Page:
When each network hits 10 million subscribers, "it becomes a more viable package," Zagin adds, noting that the networks will probably be sold as a package with each other and their parent basic cable networks. "At 20 million subs, it possibly has some legs on its own to generate some ad-sales revenue." Right now, the digital channels are filled with a lot of promotional spots for A&E's other networks.

Consumers find the word "digital" sexy, but digital on cable has been fairly bland. The primary benefit of digital cable is compressing eight to 10 channels into the 6 MHz slot occupied by a conventional analog channel. Initially, the most aggressive operators were those most vulnerable to the 200-channel attacks by DBS. Their systems were inadequate, but they couldn't or didn't want to spend money to rebuild and increase the capacity.

That's particularly true for the somewhat-neglected Tele-Communications Inc. operation now owned by AT&T Broadband. But other operators got motivated after AT&T found that digital customers generated an extra $16 to $18 a month in revenue and $9 to $10 in cash flow. That's huge, given that basic customers provide an average $40 to $45 monthly revenue and $16 to $20 in cash flow.

AOL Time Warner has pushed digital into 14% of its cable homes, up from 4% in 1999. Cablevision is planning to put high-end digital boxes in the homes of about half its 3 million subscribers within three years, whether they buy digital packages or not, figuring they'll at least buy more pay-per-view movies.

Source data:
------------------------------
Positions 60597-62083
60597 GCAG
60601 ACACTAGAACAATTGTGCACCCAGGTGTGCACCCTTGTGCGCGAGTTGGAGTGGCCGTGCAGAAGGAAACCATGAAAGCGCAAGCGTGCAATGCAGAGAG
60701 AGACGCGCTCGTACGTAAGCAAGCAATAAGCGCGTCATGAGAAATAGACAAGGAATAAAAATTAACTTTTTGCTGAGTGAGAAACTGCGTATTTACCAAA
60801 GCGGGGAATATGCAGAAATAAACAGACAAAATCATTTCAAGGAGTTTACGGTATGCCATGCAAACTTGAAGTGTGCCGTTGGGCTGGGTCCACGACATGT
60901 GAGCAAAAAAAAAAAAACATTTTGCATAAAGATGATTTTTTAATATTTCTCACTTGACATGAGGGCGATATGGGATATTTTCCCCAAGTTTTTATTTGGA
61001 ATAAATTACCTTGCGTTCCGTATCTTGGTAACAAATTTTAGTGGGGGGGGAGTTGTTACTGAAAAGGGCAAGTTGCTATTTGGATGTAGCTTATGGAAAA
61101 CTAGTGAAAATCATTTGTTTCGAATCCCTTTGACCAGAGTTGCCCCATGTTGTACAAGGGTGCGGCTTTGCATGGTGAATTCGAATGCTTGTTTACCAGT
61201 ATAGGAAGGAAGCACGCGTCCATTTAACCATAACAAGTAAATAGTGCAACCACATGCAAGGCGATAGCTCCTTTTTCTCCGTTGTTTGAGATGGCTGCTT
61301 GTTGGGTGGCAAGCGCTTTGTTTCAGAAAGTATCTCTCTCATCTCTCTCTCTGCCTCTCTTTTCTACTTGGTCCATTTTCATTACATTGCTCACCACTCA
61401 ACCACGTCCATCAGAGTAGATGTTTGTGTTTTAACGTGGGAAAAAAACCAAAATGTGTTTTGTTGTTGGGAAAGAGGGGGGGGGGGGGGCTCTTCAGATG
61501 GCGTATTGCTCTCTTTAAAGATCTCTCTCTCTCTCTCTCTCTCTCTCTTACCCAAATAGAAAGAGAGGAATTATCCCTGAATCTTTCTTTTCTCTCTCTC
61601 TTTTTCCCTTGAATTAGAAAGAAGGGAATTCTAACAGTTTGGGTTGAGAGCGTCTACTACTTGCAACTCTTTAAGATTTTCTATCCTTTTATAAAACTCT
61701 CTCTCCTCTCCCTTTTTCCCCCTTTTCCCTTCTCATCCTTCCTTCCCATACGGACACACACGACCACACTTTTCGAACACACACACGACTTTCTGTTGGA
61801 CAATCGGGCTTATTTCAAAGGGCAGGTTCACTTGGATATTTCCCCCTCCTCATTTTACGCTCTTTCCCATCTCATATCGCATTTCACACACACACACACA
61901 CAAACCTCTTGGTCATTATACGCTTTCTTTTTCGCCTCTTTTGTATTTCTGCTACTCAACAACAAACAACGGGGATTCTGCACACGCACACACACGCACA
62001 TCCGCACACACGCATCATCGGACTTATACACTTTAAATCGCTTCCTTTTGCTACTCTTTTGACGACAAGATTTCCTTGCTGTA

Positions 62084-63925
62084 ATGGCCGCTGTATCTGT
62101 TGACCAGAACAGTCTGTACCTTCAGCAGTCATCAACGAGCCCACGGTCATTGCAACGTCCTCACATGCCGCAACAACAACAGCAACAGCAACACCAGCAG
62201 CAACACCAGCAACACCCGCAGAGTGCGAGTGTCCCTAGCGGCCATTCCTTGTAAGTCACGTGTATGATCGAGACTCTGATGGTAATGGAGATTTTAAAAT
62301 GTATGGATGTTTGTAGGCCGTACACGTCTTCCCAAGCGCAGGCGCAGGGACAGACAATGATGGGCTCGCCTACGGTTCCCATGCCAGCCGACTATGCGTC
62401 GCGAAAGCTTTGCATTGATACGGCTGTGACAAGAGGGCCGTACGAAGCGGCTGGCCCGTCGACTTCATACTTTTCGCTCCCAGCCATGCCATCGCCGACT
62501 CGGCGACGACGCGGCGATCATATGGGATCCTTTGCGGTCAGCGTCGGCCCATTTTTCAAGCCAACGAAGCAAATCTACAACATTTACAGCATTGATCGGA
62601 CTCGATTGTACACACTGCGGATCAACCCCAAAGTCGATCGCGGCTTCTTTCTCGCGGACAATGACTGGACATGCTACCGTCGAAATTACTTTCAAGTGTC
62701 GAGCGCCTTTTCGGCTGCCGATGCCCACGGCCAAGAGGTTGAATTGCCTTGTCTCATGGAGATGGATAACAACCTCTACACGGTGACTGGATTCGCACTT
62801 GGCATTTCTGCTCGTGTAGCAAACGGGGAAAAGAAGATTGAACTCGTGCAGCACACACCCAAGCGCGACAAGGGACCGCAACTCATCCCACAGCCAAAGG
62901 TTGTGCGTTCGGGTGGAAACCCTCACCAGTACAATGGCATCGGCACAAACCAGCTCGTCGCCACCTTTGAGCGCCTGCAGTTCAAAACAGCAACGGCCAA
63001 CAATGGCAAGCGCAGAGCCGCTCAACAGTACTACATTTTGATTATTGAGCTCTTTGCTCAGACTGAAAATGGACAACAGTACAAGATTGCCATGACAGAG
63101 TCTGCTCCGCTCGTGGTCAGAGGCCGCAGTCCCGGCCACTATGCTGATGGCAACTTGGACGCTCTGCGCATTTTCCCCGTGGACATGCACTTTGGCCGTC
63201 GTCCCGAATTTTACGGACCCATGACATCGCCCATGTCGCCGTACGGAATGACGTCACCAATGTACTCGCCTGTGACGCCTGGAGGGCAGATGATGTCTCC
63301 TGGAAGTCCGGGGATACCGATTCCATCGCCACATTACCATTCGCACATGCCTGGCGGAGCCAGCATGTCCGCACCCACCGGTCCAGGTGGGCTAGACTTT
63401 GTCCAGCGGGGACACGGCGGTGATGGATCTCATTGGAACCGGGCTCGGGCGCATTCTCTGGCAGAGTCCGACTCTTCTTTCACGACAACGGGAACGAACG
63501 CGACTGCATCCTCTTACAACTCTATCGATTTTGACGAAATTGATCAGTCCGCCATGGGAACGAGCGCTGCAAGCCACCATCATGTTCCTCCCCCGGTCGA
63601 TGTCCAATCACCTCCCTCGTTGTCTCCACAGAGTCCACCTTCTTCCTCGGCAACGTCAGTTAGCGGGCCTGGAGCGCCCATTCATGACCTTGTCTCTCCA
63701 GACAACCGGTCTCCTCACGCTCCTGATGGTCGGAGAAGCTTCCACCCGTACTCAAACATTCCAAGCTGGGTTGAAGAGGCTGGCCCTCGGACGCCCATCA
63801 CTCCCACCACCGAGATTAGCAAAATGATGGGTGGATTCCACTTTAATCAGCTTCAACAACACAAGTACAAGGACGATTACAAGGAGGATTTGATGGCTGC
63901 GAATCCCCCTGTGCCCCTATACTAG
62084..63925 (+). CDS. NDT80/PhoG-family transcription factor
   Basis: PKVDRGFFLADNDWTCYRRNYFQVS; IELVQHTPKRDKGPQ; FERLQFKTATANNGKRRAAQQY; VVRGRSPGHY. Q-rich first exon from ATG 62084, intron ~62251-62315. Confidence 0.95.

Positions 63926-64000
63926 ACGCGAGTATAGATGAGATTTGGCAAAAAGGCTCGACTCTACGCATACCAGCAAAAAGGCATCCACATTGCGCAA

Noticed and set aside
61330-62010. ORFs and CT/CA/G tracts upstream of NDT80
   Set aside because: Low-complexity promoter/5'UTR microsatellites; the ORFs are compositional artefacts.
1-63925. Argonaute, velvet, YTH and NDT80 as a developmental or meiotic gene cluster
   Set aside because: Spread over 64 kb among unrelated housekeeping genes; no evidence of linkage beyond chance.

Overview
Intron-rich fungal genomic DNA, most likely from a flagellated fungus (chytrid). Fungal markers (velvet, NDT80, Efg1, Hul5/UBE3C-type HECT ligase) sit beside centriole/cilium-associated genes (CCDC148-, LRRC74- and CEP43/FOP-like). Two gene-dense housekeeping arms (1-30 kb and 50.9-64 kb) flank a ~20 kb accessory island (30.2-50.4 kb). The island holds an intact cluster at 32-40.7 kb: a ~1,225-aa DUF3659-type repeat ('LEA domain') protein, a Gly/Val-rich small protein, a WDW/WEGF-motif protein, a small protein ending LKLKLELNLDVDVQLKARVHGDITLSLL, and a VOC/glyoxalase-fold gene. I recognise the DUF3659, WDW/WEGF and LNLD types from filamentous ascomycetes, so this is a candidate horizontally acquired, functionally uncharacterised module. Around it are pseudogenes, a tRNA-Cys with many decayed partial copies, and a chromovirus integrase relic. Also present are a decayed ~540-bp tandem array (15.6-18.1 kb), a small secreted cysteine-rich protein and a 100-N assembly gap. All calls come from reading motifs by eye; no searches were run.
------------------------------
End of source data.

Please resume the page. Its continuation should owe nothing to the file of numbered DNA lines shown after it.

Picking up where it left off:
Bilotti expects to see 20 million digital cable homes by the end of next year.

Few, if any, digital networks will reach 100% of those available homes. Another crimp on programming economics is how aggressively operators package digital services into news, sports, family or some other tier. A given tier might reach only 20% to 70% of a system's digital customers, merely 8% to 28% of the basic customers of a system with 40% digital penetration.

"All of our digital channels' business plans get us to around 30% on an aggregate basis," said Charles Humbard, general manager of Discovery Networks' six-channel digital operation. "Some MSOs are going to be more aggressive in tiering, so you're seen by fewer people."

That limits the gains of the other beneficiaries of digital cable: the established networks still scrounging for carriage. Even HGTV, with 60 million subscribers, will get full-time carriage for the first time on AOL Time Warner's Manhattan system this week. Previously, the network split a channel with Bravo, airing only from 7 to 11 a.m.

Hybrid networks would prefer wider carriage, but they'll settle for carriage on digital as opposed to nowhere. "There's no such thing as a bad eyeball," says Joseph Gillespie, COO of Paul Allen's computer and technology channel Tech TV. "I'd rather not have to, but, if I wound up with all-digital carriage, I could make a business plan out of it."